The Impact of Technological Progress on the Labor Market: Employment Polarization in Europe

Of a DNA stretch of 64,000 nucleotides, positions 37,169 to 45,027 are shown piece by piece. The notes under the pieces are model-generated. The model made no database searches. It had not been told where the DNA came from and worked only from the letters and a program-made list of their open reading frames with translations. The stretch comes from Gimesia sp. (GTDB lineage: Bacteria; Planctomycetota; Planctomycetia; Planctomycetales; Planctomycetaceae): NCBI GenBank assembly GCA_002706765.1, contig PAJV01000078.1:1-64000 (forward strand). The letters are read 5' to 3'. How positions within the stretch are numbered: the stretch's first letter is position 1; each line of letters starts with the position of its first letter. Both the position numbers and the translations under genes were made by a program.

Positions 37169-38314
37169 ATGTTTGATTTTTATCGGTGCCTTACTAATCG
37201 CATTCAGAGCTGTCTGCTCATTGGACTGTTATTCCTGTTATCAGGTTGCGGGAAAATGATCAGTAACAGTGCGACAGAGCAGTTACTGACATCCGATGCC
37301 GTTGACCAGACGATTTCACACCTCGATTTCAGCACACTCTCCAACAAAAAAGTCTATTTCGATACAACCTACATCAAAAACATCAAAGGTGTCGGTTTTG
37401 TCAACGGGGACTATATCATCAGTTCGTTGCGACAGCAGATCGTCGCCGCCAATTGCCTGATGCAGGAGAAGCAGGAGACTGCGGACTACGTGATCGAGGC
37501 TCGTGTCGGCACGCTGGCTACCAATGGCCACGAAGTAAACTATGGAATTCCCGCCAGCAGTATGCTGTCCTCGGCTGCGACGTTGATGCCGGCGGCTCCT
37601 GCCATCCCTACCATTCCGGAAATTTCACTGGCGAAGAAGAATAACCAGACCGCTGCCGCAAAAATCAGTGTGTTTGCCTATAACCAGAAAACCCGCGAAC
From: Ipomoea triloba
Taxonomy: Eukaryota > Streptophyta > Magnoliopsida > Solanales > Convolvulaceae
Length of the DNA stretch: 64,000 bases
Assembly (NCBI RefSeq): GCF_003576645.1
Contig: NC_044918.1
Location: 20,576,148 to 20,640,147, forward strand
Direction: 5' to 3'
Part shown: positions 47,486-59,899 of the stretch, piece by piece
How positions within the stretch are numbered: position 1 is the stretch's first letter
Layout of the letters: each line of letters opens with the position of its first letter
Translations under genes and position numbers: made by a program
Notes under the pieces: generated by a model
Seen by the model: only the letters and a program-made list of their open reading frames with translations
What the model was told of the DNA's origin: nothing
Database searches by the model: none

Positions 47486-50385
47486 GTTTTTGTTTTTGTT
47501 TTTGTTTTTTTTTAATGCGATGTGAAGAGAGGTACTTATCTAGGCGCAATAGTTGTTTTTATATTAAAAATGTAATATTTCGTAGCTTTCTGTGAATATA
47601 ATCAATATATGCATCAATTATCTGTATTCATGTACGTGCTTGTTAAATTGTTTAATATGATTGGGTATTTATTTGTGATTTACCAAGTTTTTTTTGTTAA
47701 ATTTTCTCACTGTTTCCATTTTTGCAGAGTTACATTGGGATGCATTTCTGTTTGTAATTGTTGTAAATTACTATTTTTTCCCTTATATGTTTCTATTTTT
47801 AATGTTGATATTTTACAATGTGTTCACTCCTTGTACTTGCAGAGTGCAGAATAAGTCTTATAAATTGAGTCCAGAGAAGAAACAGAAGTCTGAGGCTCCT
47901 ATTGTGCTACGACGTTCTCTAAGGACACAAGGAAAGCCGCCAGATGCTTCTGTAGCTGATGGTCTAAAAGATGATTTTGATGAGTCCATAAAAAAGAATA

Following findings of recent literature, we analyze which are the main effects of the routine-bias technical change on employment. The master thesis shows evidence of employment polarization pattern for 16 European countries for the period 1995-2012. Occupations with high and low levels of earnings grow, while those with middle income occupations decline. This process accelerates during the recession period for all the studied countries (but for Italy). In a second step, we run a multinomial model to calculate the probabilities of working in three exclusive occupational categories: emerging high qualified, declining and emerging low qualified occupations. Results are computed for three model countries: Spain, Germany and Finland. We find that those with high educational level face higher probabilities on being in high paid jobs, although this happens to a lesser extent in Spain for young workers. When having low levels of education, men have higher chances of working on declining occupations, and women in low paid jobs.